Five Things They Don’t Teach you on a 200 Hours Yoga Teacher Training
When I began my yoga journey a decade ago, I couldn’t wait to begin my yoga teacher training. At the time, I remember thinking that 200 hours seemed like a lot of hours! I couldn’t wait to dive into it all; the philosophy, anatomy, the chance to immerse myself in what I loved to practice, and to help others find that love, too! However, when I came out of the other side of my 200 hours, I remember feeling a combination of “I can’t wait to get started!” and “woah, do I really feel ready to do this?”
Compared to other trainings, 200 hours isn’t a lot at all; in comparison to similar careers in the fitness and wellness industry, to become a certified fitness instructor in the UK, it can take anywhere from eight weeks of intensive training to two years or more. So, if you’ve come out of your 200 hours training feeling lacking, chances are, you’re not the only one.
So here are five things that they don’t teach you in (most) 200 hours Yoga Teacher Training Courses:
How to make your Yoga more inclusive.
Some of the more up-to-date trainings out there have started to get savvy around the theme of inclusivity in Yoga following the pandemic. However, there are still a lot of yoga trainings out there that skimp on the details when it comes to how to make your yoga more accessible. Yes, we’ve all learned about the benefits of props, but what about disabled yogis, neurodiverse yogis, pregnant yogis, or a case of bad knees? A 200 hours training doesn’t always have time to go into the specifics of these conditions, and many others. There are many good resources out there for how to make your yoga more inclusive; if you’re more of a reader, check out Jess Glenny’s The Yoga Teacher Mentor. Another alternative is to approach your yoga teachers and ask if they offer a mentoring programme. Look at the knowledge, experience, and skills they offer, to help you decide if these align with your own goals.
They can draw on their years of experience to help you understand concepts that may have otherwise taken years of figuring it out on your own.
How to confidently address a room of students.
I was one of the lucky students; walking into my yoga teacher training, I already had a wealth of experience teaching others from my days of being a school teacher. But it took me a long time to get comfortable with walking into a room of expectant students and being able to smile, be confident and know what I was doing (or at least appear to know!) The truth is, many students finish their yoga teacher training and just never teach that first solo class because of the discomfort of being at the front, with the “all-eyes-on-me” position it puts you in. If this is you, why not reach out to your nearby yoga studio and ask if you can come along and “shadow” any willing yoga teachers, perhaps even offer your services as a cover teacher or teaching assistant in exchange for the experience. The more you practice putting yourself in front of others, the easier it will become. Why not round up a group of friends and offer them free yoga (that’s how I began my studio, by the way!)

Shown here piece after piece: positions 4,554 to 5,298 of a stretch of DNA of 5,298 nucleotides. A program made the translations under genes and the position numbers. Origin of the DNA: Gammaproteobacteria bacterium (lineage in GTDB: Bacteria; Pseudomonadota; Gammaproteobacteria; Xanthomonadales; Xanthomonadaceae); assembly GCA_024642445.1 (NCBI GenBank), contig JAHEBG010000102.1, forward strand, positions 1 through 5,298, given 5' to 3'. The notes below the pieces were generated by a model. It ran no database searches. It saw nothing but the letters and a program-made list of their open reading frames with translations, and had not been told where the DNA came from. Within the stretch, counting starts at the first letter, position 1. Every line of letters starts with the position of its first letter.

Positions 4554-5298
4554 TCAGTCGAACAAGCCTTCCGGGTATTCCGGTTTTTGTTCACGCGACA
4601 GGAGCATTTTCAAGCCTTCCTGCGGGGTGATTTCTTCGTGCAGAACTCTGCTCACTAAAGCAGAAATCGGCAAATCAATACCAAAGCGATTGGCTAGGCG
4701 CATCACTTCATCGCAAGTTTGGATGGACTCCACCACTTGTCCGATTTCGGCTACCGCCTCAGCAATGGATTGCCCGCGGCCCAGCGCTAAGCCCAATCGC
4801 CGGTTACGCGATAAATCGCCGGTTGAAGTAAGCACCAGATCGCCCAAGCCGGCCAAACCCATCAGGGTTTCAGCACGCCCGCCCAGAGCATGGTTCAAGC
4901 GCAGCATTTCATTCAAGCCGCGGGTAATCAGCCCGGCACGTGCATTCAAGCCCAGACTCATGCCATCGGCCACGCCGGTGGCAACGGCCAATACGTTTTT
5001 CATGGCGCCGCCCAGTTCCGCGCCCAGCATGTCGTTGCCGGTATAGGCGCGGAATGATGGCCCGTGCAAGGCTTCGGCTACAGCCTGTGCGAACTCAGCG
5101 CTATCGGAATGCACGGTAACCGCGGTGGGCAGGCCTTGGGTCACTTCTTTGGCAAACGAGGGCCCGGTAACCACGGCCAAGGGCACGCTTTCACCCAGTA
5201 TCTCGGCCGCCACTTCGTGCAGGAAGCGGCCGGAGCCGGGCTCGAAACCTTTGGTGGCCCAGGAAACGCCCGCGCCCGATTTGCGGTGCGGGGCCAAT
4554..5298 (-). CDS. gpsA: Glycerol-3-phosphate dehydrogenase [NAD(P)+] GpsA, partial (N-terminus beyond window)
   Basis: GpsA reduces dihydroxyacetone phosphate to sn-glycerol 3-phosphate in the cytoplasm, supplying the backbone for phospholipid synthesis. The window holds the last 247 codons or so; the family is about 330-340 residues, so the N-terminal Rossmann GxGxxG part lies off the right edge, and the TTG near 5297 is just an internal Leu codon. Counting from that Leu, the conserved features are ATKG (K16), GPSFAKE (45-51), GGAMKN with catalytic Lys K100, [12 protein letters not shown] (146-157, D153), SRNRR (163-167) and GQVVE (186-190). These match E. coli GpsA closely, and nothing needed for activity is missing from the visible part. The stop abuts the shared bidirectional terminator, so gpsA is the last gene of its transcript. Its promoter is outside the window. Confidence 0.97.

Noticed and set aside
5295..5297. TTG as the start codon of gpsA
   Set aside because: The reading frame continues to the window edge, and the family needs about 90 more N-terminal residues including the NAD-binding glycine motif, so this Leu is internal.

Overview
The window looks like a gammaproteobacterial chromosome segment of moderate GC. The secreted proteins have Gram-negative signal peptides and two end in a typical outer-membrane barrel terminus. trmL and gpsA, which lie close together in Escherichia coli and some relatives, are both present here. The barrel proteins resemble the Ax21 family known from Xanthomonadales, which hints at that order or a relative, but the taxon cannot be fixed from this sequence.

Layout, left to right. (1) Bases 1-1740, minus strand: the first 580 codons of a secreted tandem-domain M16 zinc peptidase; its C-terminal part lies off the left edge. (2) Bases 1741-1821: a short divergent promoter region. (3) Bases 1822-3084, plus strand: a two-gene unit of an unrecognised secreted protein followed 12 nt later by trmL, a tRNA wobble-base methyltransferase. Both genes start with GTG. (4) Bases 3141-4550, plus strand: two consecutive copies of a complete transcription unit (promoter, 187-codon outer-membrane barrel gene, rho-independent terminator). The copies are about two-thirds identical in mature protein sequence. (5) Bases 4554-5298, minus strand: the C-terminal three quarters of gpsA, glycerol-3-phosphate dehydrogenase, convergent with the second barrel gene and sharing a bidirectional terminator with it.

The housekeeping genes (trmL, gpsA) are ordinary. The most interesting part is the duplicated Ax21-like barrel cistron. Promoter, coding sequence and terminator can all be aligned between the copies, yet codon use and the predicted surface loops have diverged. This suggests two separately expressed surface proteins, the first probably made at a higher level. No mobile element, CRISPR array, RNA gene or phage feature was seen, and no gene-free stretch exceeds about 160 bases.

How to make your classes progressive for all abilities.
This one is definitely not taught on a 200 hours course (in most cases!), as it is somewhat dependent on the type of classes you’re willing to offer and the type of students you’re expecting to draw in. Sure, you’ve learned the poses, and maybe even how to sequence them in a particular way, but you’re not going to grow as a yoga teacher (or as a business!) if you just teach the same routine week in, week out! Although this might be beneficial to a group of students new to yoga, over time, they’re going to want to progress beyond this. More experienced yogis may crave a sense of progression in their physical practice, and knowing how and when to progress your yoga classes is important to avoid stagnation and over-familiarity. A really good sequencing resource that I have found useful is Stephen’s book Yoga Sequencing.
How to find a yoga teacher mentor.